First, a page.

Boxshot maintains a separate list of materials for each object of the scene. Sometimes you might need to copy materials to another object and Boxshot lets you do this in multiple ways.
Copying Using Drag–and–Drop
The easiest way to copy material in Boxshot is to grab it with the mouse in the right panel and drag it onto the proper part of another shape.
You can also copy materials within the same shape by dragging it inside the list of the materials panel:
So basically you can drag built–in materials from the left panel onto the shapes, drag them onto the materials list on the right, drag materials from the right list onto the shapes or inside the list itself.
You can also drag materials from the right panel onto your desktop or into other folders. Boxshot detects such dragging and creates a file with material properties where you drop it. The file contains all the parameters of the material except for the artwork.
In a similar way you can drag a material file from your desktop or other folder onto the shape in the Boxshot scene. Boxshot will apply such material the same way as it applies the materials you drag from the materials library panel or from the current materials panel on the right.
This feature lets you build your own library of materials in a special folder somewhere on your computer.
Note that Boxshot exports material settings, but not the artwork it uses. If you want to re–use complex materials later, you might want to put the artwork it uses next to the material file.
There is another way to copy materials in Boxshot that sometimes works much faster: the copy materials tool. You can open it by selecting the source shape, right clicking it and selecting Tools → Copy Materials… item from the popup menu:
The tool shows all the materials of the selected shape on the left and all the other shapes of the scene on the right. The idea is simple: you select the materials to copy and the shapes to receive the materials.
Here I configured the tool to copy Front and Spine materials to the paperback and magazine shapes:
As you may see Boxshot updates the preview in background to reflect the changes you request. Once done you can click OK to commit the changes.
Boxshot copies materials only if the target shapes have materials with same names. This works best for copying materials between the similar shapes like books or boxes.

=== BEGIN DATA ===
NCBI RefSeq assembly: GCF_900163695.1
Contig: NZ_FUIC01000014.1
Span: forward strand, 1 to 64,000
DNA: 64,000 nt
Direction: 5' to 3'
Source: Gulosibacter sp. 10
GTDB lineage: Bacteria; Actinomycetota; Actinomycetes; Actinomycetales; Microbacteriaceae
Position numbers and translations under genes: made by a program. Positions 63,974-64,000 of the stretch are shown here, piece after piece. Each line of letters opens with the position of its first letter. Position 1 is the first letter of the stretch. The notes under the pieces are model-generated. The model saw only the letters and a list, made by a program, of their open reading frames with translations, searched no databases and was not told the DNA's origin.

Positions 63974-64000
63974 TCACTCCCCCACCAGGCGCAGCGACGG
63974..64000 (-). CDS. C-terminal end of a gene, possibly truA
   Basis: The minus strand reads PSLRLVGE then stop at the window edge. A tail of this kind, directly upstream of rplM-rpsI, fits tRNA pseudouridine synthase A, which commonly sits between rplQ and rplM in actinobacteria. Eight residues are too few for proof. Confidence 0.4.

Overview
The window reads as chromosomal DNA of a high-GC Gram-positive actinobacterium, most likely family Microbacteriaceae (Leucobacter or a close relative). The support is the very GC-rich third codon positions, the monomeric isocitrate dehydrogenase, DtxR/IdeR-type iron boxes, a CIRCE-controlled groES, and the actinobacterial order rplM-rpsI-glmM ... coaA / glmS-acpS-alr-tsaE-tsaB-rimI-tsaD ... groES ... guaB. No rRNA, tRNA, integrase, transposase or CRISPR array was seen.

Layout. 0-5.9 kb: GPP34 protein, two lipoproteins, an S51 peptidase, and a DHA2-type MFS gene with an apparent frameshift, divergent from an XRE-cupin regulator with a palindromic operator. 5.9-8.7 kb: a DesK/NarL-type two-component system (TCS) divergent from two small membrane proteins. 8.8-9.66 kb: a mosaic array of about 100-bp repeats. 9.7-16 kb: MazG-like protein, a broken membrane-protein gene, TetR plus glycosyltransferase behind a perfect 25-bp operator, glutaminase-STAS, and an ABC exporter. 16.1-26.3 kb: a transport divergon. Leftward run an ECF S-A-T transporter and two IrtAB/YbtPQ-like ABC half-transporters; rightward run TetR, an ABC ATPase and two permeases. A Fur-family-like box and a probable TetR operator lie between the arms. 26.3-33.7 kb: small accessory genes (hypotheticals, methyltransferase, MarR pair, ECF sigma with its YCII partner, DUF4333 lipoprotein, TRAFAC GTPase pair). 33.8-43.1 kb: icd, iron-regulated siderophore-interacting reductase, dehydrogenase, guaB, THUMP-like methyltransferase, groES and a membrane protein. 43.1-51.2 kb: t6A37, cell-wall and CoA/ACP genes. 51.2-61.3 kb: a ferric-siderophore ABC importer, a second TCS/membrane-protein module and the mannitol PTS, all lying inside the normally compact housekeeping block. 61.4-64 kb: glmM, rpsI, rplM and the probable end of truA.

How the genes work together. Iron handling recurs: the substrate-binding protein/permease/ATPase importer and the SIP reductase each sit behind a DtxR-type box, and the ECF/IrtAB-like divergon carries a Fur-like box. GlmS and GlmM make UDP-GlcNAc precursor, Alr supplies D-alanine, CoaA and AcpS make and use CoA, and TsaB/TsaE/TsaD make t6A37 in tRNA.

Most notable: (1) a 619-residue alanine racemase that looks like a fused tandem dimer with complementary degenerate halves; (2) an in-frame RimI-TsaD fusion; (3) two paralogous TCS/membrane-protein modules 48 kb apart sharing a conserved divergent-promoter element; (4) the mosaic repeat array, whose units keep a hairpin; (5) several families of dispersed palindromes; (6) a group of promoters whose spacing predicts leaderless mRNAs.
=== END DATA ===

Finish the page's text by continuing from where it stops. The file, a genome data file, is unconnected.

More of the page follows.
- Realistic Rendering — improving scenes visual appearance;
- Lighting — control environment and directional lighting;
- Saturated Reflection — make "rich" colorful reflections;
- Floor Reflection — reflecting scene objects in the floor;
- Job Manager — rendering jobs later;
- GPU Rendering — rendering scenes faster on GPU;
- Rendering Time and Quality — getting more control on rendering;
- Simple and Realistic Lighting — speeding up scene rendering.
- Texture Slots — how to use texture slots in Boxshot;
- Glass Materials — how to make semi–transparent objects look attractive;
- UV–Spot — how to make a UV–spot effect easily;
- Foil Effect — how to add foil–finishing to your shapes;
- Bump — adding relief to your materials;
- Copying Materials — how to copy materials to other shapes;
- Boxshot Materials — more details about Boxshot materials.
- Decals — applying decals and configuring them;
- Bump Decals — applying bump where it is needed;
- Depth Of Field — adding more realism to your renderings;
- Tools — read more about Boxshot tools;
- Managing Images — how to manage image files used by Boxshot projects;
- Shapes Instances — creating lightweight copies of other shapes.
- Lathe Objects — making symmetrical objects using revolving curves;
- Loft Objects — making custom objects with 2D cross–sections;
- Semi–Transparent Labels — making semi–transparent and partial labels;
- 3D Text — making 3D text objects in Boxshot;
- Extruded Objects — how to make thick 3D object of your flat 2D curve;
- Conical Labels — making conical labels with distorted artwork;
- Custom Shapes — adding custom shapes to the left panel;
- Third Party Shapes — importing third party shapes to Boxshot.